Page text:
My previous high-water mark for a run streak was 8 consecutive days, but as of today my streak stands at 53 days and admittedly it has me in a bit of a conundrum. There is no doubt in my mind that if my body starts to break down and I cannot handle the streak any longer I will take a day or two off if needed to preserve the integrity of Marine Corps Marathon training. That’s fairly easy to say now, but as this streak grows I become more and more committed to it and it will be harder for me to let it go if the need arises.
In a weird way I almost feel as though doing the streak has made me more aware in my training and forced me to be more disciplined so maybe it will end up being a good thing. At the very least it will be interesting to see if the good days that I’ve experienced so far will continue. Am I crazy? Maybe a little, but I’ve grown to learn that all runners are a little bit crazy. Some more than others. Just like those guys who were crazy enough to go streakin’ back in college.
How About Seconds?
Monday, July 13, 2015
If you’ve been a regular reader of my blog/website then you know I always try to be a little catchy with my post titles. I’m hoping it’s the hook that will get you to the page. Hey, why should I be any different from mainstream media? This one is no different. Am I going to write about missing a goal by a few seconds like the book for which this website was created? Am I talking about a great meal I had and decided to break down and ruin my training diet by having a heaping second helping of heavy pasta? Did I run a race and finish in second place? No, none of those. In this instance I am simply referring to the completion of the first week of training and the kickoff of the second week of training. That leaves just 15 weeks, or more accurately, 14 weeks and 6 days before I take on D.C. and the www.marinemarathon.com.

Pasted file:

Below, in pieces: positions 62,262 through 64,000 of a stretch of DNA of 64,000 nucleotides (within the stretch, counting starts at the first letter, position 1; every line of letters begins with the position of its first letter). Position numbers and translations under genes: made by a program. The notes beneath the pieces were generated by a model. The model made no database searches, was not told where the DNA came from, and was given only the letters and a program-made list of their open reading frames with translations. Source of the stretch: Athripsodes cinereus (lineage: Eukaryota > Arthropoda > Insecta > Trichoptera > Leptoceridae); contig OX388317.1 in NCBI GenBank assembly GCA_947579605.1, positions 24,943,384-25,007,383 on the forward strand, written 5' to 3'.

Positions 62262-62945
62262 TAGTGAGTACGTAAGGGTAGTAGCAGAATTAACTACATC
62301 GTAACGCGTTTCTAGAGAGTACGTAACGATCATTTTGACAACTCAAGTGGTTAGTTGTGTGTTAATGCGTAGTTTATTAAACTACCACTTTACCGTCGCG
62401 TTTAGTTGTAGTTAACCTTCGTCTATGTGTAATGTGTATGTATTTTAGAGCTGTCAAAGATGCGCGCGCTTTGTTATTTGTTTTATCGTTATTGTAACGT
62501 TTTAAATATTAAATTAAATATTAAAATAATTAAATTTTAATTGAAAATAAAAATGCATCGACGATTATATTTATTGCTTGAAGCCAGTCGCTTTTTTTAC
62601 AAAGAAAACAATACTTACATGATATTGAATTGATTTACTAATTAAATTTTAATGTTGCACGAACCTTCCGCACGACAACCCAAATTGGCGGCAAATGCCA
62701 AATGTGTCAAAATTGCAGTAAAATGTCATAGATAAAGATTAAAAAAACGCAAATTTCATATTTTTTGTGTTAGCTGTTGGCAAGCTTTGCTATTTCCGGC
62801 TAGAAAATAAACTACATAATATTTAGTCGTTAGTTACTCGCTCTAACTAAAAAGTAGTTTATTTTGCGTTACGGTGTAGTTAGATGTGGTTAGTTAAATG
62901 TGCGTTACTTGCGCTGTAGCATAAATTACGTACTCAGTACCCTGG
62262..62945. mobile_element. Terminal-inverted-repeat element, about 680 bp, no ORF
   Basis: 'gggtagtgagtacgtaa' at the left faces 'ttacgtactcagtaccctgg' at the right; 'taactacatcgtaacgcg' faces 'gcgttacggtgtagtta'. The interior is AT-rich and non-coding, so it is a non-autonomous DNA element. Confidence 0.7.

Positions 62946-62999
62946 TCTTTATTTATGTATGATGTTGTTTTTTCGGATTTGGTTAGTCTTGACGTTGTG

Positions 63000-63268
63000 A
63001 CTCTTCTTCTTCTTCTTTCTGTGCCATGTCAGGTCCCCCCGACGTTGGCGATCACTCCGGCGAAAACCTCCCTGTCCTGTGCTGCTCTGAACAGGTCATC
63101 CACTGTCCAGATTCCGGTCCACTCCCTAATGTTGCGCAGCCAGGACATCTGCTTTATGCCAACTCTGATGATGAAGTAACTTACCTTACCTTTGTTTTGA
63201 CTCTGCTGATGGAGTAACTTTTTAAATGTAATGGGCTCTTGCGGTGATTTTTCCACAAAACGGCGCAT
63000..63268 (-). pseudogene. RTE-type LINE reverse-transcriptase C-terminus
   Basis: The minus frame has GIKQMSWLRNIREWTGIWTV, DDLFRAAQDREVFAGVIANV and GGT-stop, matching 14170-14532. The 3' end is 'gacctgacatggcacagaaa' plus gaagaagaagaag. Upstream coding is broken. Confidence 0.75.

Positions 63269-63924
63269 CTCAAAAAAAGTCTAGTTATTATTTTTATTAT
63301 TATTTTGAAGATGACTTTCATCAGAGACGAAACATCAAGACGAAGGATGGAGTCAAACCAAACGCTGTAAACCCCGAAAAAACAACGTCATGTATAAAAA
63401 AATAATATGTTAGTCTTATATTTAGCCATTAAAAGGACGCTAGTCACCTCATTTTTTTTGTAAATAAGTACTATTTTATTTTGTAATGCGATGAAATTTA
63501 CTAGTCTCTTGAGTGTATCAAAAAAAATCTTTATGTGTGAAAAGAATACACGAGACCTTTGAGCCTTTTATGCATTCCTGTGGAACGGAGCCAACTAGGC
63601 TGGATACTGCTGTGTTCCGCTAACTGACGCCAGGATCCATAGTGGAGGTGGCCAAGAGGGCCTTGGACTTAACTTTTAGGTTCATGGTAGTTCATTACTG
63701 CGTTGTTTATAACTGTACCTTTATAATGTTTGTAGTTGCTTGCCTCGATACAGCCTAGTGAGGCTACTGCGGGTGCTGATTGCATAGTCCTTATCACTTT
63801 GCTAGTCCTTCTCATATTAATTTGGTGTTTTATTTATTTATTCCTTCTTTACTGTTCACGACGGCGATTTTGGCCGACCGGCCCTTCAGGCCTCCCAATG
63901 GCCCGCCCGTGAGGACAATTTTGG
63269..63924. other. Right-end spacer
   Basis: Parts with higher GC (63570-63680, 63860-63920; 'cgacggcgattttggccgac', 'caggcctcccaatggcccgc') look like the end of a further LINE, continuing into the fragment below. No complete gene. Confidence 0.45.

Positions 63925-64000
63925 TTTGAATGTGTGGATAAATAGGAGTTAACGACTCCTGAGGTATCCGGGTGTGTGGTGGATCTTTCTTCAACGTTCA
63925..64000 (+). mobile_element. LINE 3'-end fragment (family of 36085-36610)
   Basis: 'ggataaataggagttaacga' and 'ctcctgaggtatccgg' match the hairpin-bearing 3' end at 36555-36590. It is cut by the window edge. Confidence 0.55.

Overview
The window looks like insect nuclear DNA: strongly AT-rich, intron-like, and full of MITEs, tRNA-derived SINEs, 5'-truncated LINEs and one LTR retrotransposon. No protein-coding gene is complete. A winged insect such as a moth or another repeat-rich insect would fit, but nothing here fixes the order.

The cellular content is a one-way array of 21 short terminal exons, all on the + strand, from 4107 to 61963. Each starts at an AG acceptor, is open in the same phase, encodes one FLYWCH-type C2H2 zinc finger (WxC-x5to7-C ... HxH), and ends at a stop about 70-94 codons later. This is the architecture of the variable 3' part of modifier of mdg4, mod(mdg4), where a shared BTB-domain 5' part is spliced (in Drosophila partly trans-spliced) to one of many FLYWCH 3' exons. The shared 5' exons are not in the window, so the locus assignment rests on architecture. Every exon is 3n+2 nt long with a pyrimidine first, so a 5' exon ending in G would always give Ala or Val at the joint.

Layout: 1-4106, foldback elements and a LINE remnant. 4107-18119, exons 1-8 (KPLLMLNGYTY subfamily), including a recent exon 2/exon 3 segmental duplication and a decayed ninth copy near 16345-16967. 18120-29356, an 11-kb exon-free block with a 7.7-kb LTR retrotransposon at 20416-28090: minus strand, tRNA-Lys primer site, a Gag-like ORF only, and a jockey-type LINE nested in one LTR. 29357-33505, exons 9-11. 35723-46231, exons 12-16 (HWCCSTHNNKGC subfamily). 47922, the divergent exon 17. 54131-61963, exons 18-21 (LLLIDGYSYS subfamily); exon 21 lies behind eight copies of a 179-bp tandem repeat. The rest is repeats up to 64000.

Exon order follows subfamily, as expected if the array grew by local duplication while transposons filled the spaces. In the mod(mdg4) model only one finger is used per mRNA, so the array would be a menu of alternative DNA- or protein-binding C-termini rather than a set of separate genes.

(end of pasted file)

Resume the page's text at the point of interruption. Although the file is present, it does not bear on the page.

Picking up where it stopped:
Before I get into the heart of today’s post, I first must apologize for missing yesterday. After the previously mentioned rain outs on Saturday I was scheduled to do a doubleheader of games yesterday afternoon and early evening. So I squeezed in an easy 2-miler and then worked my baseball games before heading into Ocean City for a quick work-related conference. A very long day ended around midnight where I was lucky enough to have caught the end of the www.pittsburghpirates.com second come-from-behind extra innings win over the www.stlouiscardinals.com.
So I began week 2 of 16 with another easy 2-miler, but did it in Ocean City, Maryland. In my running life, I can tell you that there is simply nothing better than getting in your run in any beach town in America. I’ve been lucky enough to get some runs in at resorts along the east and west coast, and there is just something about running near the ocean that makes the run more enjoyable and different. I think its truly something in the air.
So what did I get out of the first week? Pretty much what I wanted to. I continued my run streak, I finished all of my scheduled runs while staying motivated (easy to do in the first week to be fair) and most importantly I got into the second week healthy. There is just nothing else I can hope for at the conclusion of each week. Because at the end of the day, the goal is really two-fold. It is about getting to the starting line healthy and then getting to the finish line.
Here’s the bonus. As training schedule ramps up with the mileage increases that will come along with it I will be able to have, while maintaining good conscience, those seconds of heavy pasta.
Beach miles are good miles